The Nutcracker Sentry Box
By Jim Gerrish

This began as a production of Tchaikovsky’s Nutcracker ballet as a way for Herr Drosselmeyer to conjure up the wooden soldier nutcracker that he gives to Clara in the piece. It needed to be simple enough for a non-magician actor/ballet dancer to perform. The company was so delighted with the appearance of the Nutcracker, that they wanted to add some additional productions of gifts for the other children in the ballet, so part two was added. Both productions were based on the works of Louis S. Histed, the inventor of the Square Circle. The Sentry Box was a variation of his Chinese Pagoda Crystal Cylinder production, which seemed to me to be an ideal shape for a Sentry Box for the Nutcracker Soldier. However, I greatly simplified it so it could be produced by a dancer whirling around the open stage with the box in his hands.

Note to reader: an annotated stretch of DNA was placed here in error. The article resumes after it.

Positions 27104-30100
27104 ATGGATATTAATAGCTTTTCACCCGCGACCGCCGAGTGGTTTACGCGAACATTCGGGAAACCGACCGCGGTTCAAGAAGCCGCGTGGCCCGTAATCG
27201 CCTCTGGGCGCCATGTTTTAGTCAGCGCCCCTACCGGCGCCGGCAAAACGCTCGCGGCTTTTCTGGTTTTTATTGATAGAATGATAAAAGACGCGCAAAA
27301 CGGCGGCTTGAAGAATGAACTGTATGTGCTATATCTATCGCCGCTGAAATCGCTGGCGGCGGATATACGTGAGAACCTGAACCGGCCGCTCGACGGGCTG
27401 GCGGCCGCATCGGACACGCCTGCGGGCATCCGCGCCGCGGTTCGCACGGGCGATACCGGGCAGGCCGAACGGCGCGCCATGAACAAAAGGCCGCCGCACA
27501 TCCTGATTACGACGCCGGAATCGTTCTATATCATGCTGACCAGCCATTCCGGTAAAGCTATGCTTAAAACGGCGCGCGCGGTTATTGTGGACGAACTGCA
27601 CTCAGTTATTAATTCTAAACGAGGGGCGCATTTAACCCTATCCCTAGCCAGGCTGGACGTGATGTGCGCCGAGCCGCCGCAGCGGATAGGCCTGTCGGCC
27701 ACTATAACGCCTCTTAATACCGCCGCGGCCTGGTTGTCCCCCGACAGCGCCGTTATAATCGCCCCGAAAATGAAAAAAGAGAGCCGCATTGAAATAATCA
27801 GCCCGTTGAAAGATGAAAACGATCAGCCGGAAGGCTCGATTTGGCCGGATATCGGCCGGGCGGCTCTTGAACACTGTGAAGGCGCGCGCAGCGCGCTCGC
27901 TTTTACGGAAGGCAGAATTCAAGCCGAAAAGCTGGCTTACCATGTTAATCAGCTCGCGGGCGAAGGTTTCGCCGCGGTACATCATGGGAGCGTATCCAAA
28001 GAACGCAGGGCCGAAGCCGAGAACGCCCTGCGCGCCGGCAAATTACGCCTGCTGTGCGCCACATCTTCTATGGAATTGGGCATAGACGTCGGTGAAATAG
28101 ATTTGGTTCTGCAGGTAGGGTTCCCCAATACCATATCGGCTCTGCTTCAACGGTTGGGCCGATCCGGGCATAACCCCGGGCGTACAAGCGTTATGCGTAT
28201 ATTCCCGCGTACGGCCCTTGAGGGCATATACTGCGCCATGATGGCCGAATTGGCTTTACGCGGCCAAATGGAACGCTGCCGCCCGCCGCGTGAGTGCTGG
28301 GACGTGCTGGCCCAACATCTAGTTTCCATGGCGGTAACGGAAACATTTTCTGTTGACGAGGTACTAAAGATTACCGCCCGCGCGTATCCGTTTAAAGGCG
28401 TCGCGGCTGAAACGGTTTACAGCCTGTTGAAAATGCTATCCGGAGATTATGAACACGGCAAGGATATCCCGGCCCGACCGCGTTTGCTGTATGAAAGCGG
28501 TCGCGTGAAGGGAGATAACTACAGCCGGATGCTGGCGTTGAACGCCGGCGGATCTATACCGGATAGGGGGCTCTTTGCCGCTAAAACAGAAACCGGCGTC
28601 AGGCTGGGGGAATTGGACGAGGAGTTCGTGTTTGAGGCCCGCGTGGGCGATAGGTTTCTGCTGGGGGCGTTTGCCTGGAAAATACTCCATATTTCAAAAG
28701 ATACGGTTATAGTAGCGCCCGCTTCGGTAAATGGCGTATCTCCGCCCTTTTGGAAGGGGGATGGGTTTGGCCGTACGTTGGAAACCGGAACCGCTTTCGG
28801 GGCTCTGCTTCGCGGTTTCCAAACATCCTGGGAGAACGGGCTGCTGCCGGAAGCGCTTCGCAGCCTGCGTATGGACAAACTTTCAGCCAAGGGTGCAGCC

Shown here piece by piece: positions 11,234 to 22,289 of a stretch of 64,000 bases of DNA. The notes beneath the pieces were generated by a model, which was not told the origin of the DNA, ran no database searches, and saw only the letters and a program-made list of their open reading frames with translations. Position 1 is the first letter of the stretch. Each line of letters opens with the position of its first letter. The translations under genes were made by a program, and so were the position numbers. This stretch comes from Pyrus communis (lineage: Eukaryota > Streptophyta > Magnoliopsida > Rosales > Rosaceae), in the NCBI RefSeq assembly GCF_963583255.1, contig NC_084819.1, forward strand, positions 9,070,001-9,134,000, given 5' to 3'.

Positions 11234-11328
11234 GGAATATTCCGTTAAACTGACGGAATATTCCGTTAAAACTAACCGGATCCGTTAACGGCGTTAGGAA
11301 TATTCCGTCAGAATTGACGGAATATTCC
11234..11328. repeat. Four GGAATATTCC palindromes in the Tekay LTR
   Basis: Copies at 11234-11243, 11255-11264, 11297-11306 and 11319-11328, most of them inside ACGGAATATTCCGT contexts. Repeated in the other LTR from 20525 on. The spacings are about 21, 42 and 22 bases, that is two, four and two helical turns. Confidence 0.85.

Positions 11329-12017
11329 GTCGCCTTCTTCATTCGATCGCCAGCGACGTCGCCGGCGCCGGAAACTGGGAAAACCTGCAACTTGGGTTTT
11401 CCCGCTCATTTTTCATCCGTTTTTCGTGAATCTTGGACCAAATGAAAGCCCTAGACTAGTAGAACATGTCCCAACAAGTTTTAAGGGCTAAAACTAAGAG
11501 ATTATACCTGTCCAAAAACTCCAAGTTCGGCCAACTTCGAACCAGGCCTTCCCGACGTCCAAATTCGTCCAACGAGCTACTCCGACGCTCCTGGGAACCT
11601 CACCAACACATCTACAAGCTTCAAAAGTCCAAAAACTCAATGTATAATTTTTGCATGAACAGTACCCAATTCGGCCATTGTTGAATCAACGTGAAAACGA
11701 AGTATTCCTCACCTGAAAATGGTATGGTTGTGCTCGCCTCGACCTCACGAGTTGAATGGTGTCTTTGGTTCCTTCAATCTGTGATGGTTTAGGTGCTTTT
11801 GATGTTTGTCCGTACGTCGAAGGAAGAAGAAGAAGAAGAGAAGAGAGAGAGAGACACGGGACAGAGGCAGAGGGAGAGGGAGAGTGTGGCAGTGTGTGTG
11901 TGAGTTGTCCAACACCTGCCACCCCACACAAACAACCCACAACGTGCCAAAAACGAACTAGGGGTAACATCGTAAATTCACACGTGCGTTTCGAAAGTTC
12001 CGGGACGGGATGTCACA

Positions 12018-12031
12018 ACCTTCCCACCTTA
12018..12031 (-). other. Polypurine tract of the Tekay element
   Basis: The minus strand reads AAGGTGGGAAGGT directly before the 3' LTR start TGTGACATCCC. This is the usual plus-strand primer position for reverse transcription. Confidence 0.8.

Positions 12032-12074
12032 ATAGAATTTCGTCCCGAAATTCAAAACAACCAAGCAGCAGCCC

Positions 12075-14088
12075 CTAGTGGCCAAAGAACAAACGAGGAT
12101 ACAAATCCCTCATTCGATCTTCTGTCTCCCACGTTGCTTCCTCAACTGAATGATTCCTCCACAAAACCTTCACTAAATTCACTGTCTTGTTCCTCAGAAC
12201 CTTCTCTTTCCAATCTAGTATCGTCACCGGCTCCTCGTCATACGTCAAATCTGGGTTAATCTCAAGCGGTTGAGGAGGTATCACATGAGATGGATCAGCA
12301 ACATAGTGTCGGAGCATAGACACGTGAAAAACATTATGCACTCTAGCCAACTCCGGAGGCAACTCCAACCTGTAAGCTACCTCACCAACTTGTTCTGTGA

When the request came for a continued production of small gifts from the same box, I went back to Histed and “borrowed” his “Tip-up Table Load.” My version looked more like an antique table that Herr Drosselmeyer finds onstage in the background and pulls out as a resting place for the Sentry Box when he presents the Nutcracker to Clara. The mysterious appearance of the gifts within the box was a topic of much conversation among the children in the ballet who were not in on the secret, although they saw it performed many times.

You don't need the ballet to perform the production of the Nutcracker and subsequent gifts... just Christmas. If Christmas isn't available, any Toy Soldier will do at any time of year. Excerpts from The Magic of Louis S. Histed are included.

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